How to Care for Ivy and Geranium Flowers
- 1). Water the ivy plant frequently so the soil remains evenly moist at all times. Inspect the top 1 inch of soil and irrigate if dry to the touch. If growing ivies in a container, select a pot with drainage holes and fill it with quality potting soil.
- 2). Place the ivy where it receives four hours of sunlight every day. Most ivies thrive in daytime temperatures between 65 and 70 degrees Fahrenheit and nighttime temperatures between 50 and 60 degrees Fahrenheit.
- 3). Feed the ivy a small amount of 15-5-15 fertilizer once in spring and fall. For indoor ivies, dilute 1 tsp. of 20-20-20 fertilizer in 1 gallon of water and feed the plant six to eight times a year.
- 4). Prune the ivy to maintain shape and size. Clip disconnected or wayward vines that extend beyond the bed or cut the vines growing on a wall to a line pattern to prevent complete coverage that looks unattractive. Train climbing ivy to your desired shape and spread by clipping off disconnected vines.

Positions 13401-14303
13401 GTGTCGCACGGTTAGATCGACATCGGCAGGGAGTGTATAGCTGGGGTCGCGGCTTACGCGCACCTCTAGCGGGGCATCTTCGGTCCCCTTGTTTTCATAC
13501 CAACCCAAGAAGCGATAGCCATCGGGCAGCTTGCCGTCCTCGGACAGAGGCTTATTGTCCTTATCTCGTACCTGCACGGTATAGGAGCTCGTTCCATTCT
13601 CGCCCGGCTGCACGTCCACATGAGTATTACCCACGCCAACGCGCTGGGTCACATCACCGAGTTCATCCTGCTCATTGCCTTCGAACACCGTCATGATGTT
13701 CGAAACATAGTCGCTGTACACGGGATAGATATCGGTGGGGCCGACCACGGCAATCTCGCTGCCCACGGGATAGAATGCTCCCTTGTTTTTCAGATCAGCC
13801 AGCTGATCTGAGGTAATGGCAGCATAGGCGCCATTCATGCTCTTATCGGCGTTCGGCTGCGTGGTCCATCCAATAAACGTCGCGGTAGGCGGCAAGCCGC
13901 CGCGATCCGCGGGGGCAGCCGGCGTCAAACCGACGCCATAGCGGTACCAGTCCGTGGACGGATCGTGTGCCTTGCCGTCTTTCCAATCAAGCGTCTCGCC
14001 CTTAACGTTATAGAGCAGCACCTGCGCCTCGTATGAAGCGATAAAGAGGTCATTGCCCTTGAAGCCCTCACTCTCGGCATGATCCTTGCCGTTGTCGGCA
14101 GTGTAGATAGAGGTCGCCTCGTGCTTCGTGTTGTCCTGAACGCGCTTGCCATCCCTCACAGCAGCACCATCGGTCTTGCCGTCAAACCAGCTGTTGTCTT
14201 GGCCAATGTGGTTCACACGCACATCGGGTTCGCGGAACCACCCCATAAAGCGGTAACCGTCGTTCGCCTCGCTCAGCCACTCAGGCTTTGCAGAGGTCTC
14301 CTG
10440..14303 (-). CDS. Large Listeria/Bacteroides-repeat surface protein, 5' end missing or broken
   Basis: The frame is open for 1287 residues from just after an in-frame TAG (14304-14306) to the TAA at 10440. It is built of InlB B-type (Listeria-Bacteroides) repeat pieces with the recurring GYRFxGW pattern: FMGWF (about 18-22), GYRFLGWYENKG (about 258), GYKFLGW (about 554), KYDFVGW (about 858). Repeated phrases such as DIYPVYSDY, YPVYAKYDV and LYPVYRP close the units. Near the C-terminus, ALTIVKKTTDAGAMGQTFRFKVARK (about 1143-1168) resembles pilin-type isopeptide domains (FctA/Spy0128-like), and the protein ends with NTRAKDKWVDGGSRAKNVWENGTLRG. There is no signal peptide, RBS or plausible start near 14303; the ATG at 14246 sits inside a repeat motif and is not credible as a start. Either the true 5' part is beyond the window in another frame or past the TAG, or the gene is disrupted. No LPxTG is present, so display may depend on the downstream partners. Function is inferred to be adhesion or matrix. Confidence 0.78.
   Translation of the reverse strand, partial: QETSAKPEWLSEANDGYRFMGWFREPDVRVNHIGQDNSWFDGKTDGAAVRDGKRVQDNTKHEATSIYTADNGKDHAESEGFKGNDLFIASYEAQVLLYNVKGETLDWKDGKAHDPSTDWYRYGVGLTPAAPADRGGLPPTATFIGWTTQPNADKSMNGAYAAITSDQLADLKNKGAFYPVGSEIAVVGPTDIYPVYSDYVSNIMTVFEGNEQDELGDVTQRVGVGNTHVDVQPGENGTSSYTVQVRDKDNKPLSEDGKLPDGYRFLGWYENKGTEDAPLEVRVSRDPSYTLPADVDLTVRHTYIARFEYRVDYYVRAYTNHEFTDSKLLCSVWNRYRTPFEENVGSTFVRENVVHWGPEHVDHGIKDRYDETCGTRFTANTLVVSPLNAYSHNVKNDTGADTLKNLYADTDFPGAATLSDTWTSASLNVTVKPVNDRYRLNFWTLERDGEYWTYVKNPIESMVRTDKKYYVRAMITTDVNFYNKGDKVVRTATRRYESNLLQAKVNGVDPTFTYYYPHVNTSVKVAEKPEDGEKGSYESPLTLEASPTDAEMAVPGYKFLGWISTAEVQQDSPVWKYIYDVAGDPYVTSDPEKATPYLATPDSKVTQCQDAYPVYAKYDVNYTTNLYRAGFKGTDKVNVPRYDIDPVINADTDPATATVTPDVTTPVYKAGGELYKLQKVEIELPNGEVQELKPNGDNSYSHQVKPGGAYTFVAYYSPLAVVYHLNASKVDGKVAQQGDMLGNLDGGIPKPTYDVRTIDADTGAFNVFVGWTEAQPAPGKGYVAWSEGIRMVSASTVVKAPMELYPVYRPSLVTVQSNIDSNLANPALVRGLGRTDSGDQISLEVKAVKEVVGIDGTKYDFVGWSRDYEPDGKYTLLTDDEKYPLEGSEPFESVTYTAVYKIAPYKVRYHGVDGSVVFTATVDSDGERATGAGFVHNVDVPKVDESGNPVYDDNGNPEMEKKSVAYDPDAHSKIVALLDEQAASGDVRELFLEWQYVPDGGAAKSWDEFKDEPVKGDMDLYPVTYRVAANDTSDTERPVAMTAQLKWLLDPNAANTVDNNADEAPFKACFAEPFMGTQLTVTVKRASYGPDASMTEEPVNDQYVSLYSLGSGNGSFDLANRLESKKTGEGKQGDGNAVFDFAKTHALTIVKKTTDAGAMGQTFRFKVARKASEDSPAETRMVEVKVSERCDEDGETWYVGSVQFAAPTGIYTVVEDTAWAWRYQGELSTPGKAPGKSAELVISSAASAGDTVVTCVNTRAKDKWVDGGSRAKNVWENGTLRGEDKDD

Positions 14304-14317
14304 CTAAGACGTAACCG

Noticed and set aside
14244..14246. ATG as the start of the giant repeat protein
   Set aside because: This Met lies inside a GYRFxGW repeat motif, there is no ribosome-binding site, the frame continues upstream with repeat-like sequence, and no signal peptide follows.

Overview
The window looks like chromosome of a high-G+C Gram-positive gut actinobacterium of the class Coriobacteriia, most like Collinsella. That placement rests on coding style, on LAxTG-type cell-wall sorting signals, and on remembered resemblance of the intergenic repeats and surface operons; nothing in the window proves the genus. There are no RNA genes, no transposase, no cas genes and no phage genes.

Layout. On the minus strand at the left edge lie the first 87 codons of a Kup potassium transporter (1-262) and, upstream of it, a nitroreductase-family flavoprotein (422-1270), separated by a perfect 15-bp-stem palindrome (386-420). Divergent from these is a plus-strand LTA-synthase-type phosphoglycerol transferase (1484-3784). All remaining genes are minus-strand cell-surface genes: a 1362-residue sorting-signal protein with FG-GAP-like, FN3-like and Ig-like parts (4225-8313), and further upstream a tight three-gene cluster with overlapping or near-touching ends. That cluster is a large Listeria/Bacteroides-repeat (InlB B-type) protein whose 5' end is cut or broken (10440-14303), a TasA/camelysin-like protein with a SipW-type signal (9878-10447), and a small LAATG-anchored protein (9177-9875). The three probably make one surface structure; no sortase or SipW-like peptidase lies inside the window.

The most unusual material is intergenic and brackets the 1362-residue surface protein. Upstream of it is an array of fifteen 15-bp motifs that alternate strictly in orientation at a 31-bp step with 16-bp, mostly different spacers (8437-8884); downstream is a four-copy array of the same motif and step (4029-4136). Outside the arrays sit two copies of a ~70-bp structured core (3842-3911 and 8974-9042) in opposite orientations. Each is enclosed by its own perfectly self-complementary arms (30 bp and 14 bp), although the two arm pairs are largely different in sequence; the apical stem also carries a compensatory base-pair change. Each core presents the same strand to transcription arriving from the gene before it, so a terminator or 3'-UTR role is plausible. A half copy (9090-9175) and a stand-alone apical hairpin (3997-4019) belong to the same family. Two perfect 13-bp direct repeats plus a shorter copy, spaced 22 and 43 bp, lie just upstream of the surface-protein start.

- 5). Spritz the ivy with water or insecticidal soapy solution to deter spider mites, aphids or other insects that feed on it.
- 1). Water the soil when the top 2 inches feel dry. Use a soaker hose or drip irrigation system that provides a slow and steady supply of water, as opposed to a gush from a hose. Watering from overhead also wets foliage, thus increasing the plant's chances of contracting harmful fungal diseases. Mulch the soil around the geranium to retain moisture and keep roots cool.
- 2). Feed growing geraniums a water-soluble fertilizer to encourage healthy flowers and growth. Dilute 2 tsp. of 20-20-20 fertilizer in a gallon of water and feed the plants.
- 3). Remove spent flowers to prolong flowering. Also remove dead foliage and stems to maintain the appearance of the geranium plant.
- 4). Spray horticultural oil over the plant to deter insects, and remove caterpillars by hand. Trim parts of the plant infected with disease and follow label directions for applying a sulfur spray.